Determining New System Design Requirements to Optimize Fleet Level Metrics under Uncertainty
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Traditional approaches to design and optimize a new system often do not consider how the operator will use this new system alongside the other existing systems. This ﾓhand-offﾔ between the designs of the new system and how this new system operates with the group of systems, leads to the sub-optimal performance of the new system when measured with respect to system-level objective. In the case of aircraft design, choices made to meet a set of requirements dictate the performance of the aircraft, and this aircraft performance in turn influences how the operator might use the aircraft. Further, the presence of uncertainties in predictions of the new aircraft performance and costs and uncertainties in the amount of payload / passenger to transport further exacerbate the problem of determining these requirements. Recent efforts have posed approaches to address this problem, but generally with a deterministic perspective. This research improves upon prior work by extending a prior developed subspace decomposition framework to enable capability that addresses multi-domain uncertainties. The framework addresses uncertainties arising in one domain and its propagation to the next connected domain. The framework employs a Reliability-Based Design Optimization (RBDO) approach to address the uncertainties arising from the aircraft design optimization subspace and employs an Interval Robust Counterpart (IRC) formulation to address the uncertainty propagation from the design subspace to the allocation subspace. The research adopts a previously developed subspace decomposition approach and integrates features from robust / reliability based optimization to address the uncertainties and solves two application problems ﾖ a military and a commercial airline application. The military application involves an Air Mobility Command (AMC) fleet problem, and, the commercial airline applications reflects typical operations of a US based carrier. The framework demonstrates its ability to acceptably handle uncertainties arising from various domains. Results of application also demonstrates the ability of the framework to identify the design requirements for the new aircraft, and a posterior analysis indicates that the framework acceptably handles the uncertainties.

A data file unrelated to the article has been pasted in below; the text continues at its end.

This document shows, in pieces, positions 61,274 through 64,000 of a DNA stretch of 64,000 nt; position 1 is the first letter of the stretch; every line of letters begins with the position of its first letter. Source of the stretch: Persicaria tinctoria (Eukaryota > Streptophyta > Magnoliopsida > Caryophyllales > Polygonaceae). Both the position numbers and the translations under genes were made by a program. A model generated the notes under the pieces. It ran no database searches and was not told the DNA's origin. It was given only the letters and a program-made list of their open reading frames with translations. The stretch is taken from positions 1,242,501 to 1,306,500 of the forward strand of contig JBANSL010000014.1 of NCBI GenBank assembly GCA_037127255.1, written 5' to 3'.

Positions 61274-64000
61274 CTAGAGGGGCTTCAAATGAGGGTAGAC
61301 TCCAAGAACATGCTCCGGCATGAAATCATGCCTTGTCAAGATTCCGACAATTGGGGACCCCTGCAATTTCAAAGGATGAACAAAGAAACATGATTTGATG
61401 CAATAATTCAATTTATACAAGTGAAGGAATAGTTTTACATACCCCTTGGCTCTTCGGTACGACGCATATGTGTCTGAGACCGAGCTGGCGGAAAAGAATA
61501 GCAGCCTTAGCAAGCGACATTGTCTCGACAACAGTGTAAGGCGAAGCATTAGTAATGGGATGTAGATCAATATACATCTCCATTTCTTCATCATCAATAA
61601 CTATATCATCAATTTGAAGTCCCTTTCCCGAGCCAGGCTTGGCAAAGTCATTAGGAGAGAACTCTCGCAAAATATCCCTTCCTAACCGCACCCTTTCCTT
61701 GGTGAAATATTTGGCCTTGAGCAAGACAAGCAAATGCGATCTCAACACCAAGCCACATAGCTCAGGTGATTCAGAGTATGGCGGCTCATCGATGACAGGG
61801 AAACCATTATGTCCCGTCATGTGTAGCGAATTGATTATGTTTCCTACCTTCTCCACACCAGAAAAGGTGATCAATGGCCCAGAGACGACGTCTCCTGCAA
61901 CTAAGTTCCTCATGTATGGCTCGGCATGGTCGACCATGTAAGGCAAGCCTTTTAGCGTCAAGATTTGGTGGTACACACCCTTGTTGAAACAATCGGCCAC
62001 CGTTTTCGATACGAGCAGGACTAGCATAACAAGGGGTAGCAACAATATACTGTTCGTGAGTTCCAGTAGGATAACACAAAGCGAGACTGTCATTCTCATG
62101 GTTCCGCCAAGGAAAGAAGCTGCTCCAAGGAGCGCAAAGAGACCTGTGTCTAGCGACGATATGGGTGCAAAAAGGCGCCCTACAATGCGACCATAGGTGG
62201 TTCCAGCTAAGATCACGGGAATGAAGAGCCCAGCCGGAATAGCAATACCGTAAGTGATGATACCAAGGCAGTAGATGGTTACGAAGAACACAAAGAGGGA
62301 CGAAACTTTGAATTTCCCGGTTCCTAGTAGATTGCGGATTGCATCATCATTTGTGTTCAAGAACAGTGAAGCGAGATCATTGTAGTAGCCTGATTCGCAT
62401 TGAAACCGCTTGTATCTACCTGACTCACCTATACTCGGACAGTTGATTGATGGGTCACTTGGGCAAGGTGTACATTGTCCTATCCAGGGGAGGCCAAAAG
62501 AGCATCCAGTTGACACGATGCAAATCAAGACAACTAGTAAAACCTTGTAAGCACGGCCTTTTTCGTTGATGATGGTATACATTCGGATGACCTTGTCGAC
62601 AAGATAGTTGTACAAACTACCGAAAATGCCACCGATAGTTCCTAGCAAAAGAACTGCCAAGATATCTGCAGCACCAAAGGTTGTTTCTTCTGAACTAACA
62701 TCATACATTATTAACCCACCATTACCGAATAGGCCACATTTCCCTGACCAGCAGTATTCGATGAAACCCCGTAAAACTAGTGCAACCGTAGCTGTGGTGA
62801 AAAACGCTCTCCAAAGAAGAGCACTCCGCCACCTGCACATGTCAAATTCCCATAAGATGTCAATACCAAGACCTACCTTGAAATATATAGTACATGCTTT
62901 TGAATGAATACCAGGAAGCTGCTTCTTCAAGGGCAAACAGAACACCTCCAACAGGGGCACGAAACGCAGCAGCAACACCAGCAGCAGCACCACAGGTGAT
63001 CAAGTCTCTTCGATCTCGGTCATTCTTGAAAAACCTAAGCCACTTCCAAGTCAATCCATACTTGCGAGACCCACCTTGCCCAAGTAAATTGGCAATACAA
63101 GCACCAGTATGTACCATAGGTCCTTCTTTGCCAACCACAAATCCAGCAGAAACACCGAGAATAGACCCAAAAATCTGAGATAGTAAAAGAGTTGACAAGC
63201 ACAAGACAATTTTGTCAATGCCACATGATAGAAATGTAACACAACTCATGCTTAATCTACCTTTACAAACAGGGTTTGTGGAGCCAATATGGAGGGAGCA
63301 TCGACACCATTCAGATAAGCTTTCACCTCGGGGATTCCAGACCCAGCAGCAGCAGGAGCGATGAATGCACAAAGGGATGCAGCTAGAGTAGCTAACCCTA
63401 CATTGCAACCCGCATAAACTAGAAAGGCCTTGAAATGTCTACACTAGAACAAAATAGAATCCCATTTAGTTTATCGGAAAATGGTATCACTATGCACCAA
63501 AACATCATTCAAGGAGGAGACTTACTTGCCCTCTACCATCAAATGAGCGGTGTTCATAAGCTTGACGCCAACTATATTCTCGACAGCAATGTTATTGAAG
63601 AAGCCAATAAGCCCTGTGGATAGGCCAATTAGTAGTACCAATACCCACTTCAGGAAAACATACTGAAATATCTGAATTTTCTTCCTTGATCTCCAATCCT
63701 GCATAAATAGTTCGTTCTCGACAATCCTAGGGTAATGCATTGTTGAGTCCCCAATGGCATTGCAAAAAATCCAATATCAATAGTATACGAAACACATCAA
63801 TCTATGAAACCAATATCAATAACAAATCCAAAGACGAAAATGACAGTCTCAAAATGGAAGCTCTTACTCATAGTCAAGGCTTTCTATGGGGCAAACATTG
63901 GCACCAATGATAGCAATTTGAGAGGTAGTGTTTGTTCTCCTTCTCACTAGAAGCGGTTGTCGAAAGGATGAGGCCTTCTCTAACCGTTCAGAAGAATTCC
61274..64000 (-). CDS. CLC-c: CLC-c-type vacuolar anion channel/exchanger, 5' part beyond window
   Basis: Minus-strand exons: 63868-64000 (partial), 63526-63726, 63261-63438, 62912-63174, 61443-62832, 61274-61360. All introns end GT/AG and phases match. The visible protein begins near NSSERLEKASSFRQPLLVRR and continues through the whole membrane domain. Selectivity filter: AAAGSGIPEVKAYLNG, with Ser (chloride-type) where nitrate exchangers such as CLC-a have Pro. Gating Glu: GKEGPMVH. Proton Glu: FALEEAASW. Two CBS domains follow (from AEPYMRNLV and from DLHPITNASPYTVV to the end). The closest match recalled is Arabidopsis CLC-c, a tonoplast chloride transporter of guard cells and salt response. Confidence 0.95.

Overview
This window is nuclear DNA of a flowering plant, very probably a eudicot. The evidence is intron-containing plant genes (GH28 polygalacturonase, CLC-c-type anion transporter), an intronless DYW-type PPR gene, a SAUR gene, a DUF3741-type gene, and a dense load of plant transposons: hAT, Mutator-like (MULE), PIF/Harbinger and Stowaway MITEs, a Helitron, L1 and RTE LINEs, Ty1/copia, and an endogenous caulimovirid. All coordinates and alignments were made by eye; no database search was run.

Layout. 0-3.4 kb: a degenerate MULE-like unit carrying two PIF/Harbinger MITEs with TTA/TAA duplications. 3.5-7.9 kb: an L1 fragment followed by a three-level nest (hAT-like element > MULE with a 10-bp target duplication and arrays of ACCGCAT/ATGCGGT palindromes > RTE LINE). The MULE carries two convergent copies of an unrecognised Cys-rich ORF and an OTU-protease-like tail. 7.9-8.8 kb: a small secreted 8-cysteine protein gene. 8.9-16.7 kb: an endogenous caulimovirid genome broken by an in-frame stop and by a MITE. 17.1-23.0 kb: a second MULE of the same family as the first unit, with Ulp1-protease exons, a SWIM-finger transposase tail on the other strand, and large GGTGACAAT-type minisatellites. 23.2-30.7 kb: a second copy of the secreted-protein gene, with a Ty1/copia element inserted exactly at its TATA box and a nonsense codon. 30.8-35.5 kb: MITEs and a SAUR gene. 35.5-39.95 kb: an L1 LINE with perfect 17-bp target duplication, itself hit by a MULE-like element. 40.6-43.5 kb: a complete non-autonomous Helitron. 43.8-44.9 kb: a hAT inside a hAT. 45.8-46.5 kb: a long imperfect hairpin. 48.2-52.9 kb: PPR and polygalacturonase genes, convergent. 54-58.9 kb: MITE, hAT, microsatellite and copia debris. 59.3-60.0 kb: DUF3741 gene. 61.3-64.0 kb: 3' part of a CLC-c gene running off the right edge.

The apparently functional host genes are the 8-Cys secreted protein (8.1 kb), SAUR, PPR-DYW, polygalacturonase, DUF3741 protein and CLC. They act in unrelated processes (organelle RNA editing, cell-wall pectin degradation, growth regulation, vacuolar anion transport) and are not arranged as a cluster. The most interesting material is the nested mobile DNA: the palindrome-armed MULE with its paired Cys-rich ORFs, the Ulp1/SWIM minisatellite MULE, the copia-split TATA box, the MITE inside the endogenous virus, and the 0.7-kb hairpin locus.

RightsThis publication is a work of the U.S. Government as defined in Title 17, United States Code, Section 101. Copyright protection is not available for this work in the United States.
NPS Report NumberPUR-AM-17-208
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